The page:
When offshore meet Agile take-2

The best way to demonstrate the simple concept of agile development is through an example:

A few months ago I traveled to India and Thailand for my honeymoon. When my wife and I arrived to Bangkok, I decided (like many other business men visiting Thailand) to seize the opportunity and get myself a real “Armani-like” suit, tailored just for me by a local elite tailor.

We visited a number of stores that specialize in sewing suits (it seems that in Thailand most tailors and garment workers are usually Indian, Chinese or Burmese – the local Thai garment workers are too expensive…), until we finally arrived to a store we both agreed on.
When we were about to close the deal, the tailor informed us that we would have to come in the store almost every day, during the 10 day process of making the suit, for measuring and fittings.
My newlywed who has planned to pet tigers at the Tiger Temple in Kanchanaburi cried out:
“Why can’t you do all the measurements on the first day and we’ll come back on the 10th day to pick up the suit?”

“Ahhh…” answered the tailor with a smile, “and if we where to make a mistake and sew a smaller suit, or if the Mister will eat well during this week, will you still buy the suit???”
We decide to listen to our tailor, and during the next 10 days, I visited on a daily basis at his store: to start with, I was given the jacket without the sleeves, for fitting and measuring. The tailor spun around me with pins in one hand and a white chalk in the other. Later came the pants, and the day after, the jacket sleeves and then the first real fitting. Again, the tailor made adjustments, second fitting, more adjustments, third fitting… and we were happily on our way home, with a sharp looking suit. The project ended on time, at the expected budget, at the preset capacity and at the expected quality.

These are in fact the principals on which the agile methodology is based on:
- Collaborating with the client during the development process
- Dividing the project into short iterations and a checkpoint at the end of each one
- Adaptive to change (my waist line…) during development stage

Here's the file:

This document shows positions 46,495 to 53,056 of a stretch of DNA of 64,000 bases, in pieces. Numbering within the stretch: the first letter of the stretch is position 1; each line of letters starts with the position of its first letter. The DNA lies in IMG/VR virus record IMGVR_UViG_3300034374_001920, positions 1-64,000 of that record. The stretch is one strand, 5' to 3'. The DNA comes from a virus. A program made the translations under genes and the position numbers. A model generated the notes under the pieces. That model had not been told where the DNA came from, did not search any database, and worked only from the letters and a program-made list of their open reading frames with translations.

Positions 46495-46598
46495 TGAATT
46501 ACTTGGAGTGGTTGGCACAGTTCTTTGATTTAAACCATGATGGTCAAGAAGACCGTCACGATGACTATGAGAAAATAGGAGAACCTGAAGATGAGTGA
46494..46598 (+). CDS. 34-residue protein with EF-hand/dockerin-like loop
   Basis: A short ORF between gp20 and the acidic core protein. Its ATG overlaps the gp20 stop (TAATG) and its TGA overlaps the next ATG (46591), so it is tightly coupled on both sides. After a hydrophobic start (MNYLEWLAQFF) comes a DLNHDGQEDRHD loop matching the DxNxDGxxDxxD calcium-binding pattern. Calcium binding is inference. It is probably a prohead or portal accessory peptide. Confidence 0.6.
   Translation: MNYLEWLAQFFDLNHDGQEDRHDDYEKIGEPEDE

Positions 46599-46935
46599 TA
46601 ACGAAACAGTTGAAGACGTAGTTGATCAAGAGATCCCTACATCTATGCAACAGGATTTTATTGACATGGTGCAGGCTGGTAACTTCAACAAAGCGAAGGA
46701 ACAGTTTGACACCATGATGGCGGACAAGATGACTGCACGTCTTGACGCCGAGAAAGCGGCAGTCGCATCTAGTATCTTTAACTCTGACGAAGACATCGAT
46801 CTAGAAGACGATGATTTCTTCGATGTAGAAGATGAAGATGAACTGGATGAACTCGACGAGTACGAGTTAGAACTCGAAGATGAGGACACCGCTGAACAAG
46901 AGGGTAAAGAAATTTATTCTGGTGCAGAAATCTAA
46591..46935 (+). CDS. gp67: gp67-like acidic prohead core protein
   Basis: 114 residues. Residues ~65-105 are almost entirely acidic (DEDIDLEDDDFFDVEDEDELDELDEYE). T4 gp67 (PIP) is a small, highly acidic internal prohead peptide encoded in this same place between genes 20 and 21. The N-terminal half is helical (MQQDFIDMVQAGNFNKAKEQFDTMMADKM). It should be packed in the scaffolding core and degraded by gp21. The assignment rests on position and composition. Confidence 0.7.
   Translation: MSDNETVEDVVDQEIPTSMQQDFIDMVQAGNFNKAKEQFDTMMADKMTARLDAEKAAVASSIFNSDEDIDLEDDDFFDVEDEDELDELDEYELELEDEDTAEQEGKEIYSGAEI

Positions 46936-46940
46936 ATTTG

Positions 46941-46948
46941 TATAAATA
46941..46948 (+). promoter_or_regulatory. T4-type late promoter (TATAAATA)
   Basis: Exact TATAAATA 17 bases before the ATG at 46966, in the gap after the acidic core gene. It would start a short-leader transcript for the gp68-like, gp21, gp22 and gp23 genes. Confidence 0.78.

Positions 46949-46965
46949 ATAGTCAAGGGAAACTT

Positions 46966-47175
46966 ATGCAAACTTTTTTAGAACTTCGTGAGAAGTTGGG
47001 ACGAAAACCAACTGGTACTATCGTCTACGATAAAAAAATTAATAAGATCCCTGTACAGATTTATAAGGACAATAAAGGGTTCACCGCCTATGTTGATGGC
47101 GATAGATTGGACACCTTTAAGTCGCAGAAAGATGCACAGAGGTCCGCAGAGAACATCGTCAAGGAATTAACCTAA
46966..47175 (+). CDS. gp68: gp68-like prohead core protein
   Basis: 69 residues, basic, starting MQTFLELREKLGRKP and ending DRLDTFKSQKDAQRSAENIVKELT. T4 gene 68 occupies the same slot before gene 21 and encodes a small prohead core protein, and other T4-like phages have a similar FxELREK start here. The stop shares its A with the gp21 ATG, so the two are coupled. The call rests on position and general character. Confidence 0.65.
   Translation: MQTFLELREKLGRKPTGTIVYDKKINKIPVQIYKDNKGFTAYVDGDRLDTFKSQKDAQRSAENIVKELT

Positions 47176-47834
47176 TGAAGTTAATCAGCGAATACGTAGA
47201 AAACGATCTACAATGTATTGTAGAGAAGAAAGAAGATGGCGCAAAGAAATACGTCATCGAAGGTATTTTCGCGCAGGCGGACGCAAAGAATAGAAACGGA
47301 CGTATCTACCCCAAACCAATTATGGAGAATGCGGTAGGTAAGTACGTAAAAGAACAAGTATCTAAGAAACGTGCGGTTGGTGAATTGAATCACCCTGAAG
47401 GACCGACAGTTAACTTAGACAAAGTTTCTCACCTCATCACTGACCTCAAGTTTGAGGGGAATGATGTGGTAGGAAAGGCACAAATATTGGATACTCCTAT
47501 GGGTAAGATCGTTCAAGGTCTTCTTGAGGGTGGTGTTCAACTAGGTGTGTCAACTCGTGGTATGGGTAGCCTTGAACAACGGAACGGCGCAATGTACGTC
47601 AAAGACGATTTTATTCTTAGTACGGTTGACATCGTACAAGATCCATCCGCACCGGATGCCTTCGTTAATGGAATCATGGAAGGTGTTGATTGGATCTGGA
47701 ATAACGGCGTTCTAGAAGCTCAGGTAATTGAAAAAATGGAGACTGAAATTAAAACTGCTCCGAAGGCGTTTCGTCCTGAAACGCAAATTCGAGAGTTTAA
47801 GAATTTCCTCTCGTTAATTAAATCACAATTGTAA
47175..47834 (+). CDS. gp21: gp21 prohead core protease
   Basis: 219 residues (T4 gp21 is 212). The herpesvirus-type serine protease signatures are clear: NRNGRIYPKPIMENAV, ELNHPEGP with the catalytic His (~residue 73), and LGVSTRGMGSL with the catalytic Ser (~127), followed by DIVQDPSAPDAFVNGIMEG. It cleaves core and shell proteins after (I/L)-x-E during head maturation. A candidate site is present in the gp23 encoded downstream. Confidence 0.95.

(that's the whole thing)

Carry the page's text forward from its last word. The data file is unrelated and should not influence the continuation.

Why does agile development gain such a big momentum in the development world today?

The old methodologies in software development are based on the Waterfall approach. In the Waterfall approach, during a project’s first stage, more time is dedicated to analyzing requests and requirements. From the business requirements you obtain the technical requirements and the product’s architecture.

The next stage is the Design phase, development/coding, testing and production. It’s the same way architects create a project for building a bridge for instance.



The reason Agile development is becoming more and more popular is because a Software Development project is more similar to sewing a tailored made suit then to a project of building a bridge:

- The requirements of a Software Development project are more likely to change frequently.

- Software development is handicraft work (ambivalently!) and not automatic or mechanized
at its most, that is why human errors (bugs) are so common.

- It is very expensive to change software that does not fit the requirements, just like it’s
expensive to change a suit that is too small for its owner…

- Software that did not arrive in the market on time becomes a white elephant, just like a suit
that was done after the client had returned home.

On my next posts I will provide a case study of a provisioning system developed by Ignite to demostrate how Agile methodology and and offshore development go hand in hand.

Agile and TOC – Can oil and water mix?

This is my lestest lecture on combining Agile and TOC together. Can oil and water mix?

The end result is not exactly Agile and not exaclty theory of constraints but when taking concepts of TOC in the macro-management and Agile concepts for the micro-management something very interesting happens.